Differentiation and Assessment


Having different learners in a classroom challenges teachers to think differently about how they facilitate the learning process - from curriculum, to instruction, to assessment. Teachers can differentiate process, content and/or product. Our focus is on differentiating the products of learning - assessments. Assessments are a way for students to show what they have learned. By differentiating assessment, teachers open up doors for students to demonstrate their developing knowledge and skills in ways in which they may be more "fluent" or which may challenge them further. This is true for both higher-level and lower-level learners. Teachers are able to plan the most appropriate activities and assessments to meet individual student needs. By focusing on adapting assessments to match learner needs and strengths, teachers can provide opportunities for students to be successful. Such a change is significant for students who may otherwise not be able to demonstrate mastery with "traditional" assessments. To better understand the practice of differentiating assessment, we will break down the ideas of "differentiation" and "assessment", looking carefully at each, then consider the concept of differentiated assesment, and provide some concrete examples.

Differentiation is "a process through which teachers enhance learning by matching student characteristics to instruction and assessment" (Access Center). Teachers should differentiate using methods that are based on the student's needs, which may include readiness (a student's academic standing/progress), learning style/profile (how the student best learns), and student interest (in what is the student most interested in relation to the concept). Differentiation can be assigned to students, chosen by students, or designed by students. Keep in mind that differentiation does not necessarily mean individualization! It would be incredibly impractical to attempt to write 20-30 individualized lesson plans. Instead, differentiated practices look for patterns, and create lessons that target groups within the classroom (e.g., students who are ahead, behind, stuck, need more practice, etc.).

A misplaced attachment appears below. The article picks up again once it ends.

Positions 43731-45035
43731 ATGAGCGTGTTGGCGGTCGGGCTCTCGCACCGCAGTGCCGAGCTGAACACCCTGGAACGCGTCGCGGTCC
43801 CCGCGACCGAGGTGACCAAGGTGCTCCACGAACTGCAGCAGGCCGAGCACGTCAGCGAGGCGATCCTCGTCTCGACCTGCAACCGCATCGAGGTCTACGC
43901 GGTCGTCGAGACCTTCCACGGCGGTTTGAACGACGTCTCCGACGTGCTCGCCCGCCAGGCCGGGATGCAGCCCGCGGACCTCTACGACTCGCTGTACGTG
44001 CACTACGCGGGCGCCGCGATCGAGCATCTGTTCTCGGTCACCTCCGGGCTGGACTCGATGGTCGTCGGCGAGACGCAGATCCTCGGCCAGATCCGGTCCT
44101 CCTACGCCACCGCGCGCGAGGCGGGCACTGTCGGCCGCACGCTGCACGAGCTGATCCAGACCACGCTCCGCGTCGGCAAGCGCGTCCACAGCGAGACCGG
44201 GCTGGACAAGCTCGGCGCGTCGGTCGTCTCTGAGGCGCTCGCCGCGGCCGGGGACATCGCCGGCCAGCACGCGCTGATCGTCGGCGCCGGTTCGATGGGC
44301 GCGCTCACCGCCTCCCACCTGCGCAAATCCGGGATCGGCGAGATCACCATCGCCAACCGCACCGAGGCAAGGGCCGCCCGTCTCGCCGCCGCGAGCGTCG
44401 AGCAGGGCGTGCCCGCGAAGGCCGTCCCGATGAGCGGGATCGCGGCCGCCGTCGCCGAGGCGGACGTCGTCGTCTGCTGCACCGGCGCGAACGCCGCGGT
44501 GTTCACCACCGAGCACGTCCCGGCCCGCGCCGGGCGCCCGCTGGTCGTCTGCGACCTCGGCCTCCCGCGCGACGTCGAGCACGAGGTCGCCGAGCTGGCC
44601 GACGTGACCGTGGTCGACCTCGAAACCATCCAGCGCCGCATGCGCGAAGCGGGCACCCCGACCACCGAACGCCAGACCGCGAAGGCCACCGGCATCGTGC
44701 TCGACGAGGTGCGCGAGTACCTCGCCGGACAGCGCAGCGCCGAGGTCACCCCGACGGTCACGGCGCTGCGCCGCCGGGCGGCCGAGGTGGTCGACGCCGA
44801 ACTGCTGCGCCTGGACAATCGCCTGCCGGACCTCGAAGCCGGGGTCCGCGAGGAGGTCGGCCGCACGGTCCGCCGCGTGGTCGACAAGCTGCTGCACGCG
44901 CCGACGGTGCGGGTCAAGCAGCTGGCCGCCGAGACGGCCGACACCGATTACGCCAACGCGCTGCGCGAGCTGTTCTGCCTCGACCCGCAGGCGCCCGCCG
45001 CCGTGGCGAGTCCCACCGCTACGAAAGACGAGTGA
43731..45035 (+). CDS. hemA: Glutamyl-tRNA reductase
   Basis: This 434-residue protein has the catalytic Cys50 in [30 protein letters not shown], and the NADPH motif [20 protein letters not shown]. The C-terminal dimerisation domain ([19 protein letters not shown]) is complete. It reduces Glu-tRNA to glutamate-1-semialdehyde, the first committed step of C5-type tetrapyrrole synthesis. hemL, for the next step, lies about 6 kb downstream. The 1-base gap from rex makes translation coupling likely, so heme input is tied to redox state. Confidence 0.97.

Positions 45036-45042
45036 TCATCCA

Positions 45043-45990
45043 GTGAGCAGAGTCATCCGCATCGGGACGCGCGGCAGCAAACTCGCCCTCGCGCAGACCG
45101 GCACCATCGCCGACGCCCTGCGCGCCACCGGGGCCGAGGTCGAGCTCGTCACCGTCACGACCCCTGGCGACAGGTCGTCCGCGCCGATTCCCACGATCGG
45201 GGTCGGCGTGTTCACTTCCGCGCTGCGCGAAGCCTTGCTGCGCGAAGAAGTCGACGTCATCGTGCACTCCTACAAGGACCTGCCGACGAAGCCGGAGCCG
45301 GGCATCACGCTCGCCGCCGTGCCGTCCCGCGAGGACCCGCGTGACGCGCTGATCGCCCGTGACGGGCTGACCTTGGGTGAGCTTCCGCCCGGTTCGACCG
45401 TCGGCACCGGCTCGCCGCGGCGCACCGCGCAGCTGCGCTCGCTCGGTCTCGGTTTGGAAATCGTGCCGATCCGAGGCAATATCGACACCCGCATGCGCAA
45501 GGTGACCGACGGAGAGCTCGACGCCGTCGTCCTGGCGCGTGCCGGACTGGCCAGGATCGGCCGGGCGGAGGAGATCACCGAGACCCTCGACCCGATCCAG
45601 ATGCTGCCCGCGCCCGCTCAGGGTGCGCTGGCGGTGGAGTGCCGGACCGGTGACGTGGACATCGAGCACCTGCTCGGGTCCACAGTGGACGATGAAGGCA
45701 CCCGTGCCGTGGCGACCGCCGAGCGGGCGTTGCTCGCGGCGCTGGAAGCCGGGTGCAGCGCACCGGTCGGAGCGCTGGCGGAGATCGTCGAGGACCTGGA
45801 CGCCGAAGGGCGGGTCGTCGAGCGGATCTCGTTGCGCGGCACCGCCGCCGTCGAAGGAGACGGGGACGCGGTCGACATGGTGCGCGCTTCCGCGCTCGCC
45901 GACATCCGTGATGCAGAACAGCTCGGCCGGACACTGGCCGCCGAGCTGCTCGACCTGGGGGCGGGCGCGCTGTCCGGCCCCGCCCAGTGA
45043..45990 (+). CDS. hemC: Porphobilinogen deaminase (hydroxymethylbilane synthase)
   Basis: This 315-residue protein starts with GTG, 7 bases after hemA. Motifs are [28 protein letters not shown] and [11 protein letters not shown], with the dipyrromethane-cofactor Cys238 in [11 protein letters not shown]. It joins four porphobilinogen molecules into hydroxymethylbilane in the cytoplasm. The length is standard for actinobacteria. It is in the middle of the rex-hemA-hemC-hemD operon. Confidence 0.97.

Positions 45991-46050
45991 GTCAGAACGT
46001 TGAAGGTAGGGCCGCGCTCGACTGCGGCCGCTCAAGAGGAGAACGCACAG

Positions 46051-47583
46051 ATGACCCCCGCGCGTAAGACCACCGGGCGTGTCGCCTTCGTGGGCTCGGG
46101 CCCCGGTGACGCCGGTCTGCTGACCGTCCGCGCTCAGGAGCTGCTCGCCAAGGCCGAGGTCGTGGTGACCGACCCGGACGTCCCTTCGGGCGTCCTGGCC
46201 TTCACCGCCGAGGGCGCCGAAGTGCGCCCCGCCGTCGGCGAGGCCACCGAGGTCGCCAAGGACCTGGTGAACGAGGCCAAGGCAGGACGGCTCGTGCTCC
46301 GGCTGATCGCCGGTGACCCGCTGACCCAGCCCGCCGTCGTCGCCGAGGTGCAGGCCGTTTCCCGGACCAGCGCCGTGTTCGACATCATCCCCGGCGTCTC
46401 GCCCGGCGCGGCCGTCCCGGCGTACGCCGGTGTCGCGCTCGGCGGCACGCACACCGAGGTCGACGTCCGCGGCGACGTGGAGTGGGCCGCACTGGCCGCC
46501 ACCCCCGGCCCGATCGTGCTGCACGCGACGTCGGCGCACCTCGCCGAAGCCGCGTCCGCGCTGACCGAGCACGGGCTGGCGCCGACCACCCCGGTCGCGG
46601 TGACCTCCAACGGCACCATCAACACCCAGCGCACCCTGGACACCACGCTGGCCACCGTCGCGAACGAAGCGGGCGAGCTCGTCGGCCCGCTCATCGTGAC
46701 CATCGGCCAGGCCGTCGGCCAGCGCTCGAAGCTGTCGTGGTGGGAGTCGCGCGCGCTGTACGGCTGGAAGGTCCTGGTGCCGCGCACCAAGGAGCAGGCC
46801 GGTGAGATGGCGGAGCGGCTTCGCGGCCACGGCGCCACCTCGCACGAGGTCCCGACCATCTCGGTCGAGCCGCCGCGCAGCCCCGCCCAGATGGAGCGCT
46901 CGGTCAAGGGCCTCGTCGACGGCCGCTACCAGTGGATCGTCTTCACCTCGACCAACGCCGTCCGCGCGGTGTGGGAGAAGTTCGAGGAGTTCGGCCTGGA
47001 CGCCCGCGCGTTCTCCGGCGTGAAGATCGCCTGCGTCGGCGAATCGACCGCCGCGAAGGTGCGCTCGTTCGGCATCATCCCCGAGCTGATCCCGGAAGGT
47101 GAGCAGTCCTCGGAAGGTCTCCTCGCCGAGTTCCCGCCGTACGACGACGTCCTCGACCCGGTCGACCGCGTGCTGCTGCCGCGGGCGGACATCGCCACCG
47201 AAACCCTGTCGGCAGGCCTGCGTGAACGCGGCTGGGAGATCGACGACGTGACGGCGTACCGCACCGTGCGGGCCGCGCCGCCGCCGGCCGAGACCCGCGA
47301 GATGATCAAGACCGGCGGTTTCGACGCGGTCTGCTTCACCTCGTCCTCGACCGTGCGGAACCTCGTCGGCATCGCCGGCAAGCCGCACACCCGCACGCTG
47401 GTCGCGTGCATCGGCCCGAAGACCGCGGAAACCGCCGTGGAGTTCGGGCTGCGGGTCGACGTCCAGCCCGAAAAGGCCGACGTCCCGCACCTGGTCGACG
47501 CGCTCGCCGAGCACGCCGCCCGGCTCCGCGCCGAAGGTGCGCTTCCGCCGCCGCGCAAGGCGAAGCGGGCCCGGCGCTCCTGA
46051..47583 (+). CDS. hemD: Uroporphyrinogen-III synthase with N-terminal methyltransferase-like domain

Assessment is an opportunity for students to demonstrate thinking before/during/after instruction. Assessment can be assessment for learning (formative assessment: informal and formal) and assessment of learning (summative assessment: teacher test and performance assessment). It is also important to note that assessments can be assessed in different ways. Teachers can assess, students can self assess (ipsative assessment), and students can peer assess. Keep in mind that assessment involves the product, or how the student shows they have learned the material.

Assessment is "often equated and confused with evaluation, but the two concepts are different. Assessment is used to determine what a student knows or can do, while evaluation is used to determine the worth or value of a course or program. Assessment data effects student advancement, placement, and grades, as well as decisions about instructional strategies and curriculum. Evaluations often utilize assessment data along with other resources to make decisions about revising, adopting, or rejecting a course or program" (edtech.vt.edu).

Differentiated Assessment
Differentiated assessment combines the best of differentiation and assessment practices, using assessments designed for specific groups of learners. Assessments can vary by purpose, 'assessor' (ie teacher, student or peer), cognitive level, and modality. The following is a list of examples of differentiated assessments. Several examples will be explained in depth and the rest will be quickly highlighted.

  • Unit Collage
    • The Unit Collage template is an open ended assessment that allows students to demonstrate their understanding through written language and visual representation. This is important because some students learn most effectively when presented with visual representations. Visual learners should therefore be tasked with creating visual and nonlinguistic representations of information. Marzono, Pickering, and Pollock (2001) found nonlinguistic representations as "the most underused instructional strategy of all those reviewed" in a book they co-authored. For visual students, evidence has been found showing students who create visual representations of a concept are then better able to comprehend and recall that concept. There are a number of activities that help students create nonlinguistic representations, including graphic representations, physical models, developing mental pictures, drawing pictures/pictographs, and learning kinesthetically). These representations allow students to expand on the knowledge they have gained and by allowing them to draw they are able to more fully understand concepts. Such demonstrations of understanding are also quickly shared and can bridge language barriers where language expression or reception may be difficult.